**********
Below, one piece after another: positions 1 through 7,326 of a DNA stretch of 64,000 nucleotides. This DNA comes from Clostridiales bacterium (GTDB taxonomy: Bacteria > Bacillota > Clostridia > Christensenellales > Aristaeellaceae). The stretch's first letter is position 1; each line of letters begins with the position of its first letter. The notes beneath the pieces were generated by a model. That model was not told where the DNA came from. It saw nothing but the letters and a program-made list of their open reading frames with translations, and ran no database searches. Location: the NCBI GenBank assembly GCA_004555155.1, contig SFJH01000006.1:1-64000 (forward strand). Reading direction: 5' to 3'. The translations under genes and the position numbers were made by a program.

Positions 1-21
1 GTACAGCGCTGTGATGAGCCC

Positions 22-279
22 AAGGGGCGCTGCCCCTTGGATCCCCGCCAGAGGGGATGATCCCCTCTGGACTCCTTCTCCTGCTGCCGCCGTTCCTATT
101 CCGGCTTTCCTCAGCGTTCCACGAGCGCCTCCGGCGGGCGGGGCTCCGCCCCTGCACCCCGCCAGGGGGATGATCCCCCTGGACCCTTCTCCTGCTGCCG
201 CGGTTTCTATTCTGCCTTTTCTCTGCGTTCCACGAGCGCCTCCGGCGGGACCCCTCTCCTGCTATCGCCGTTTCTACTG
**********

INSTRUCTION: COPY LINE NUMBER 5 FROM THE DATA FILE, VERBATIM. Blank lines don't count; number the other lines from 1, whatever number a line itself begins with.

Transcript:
22 AAGGGGCGCTGCCCCTTGGATCCCCGCCAGAGGGGATGATCCCCTCTGGACTCCTTCTCCTGCTGCCGCCGTTCCTATT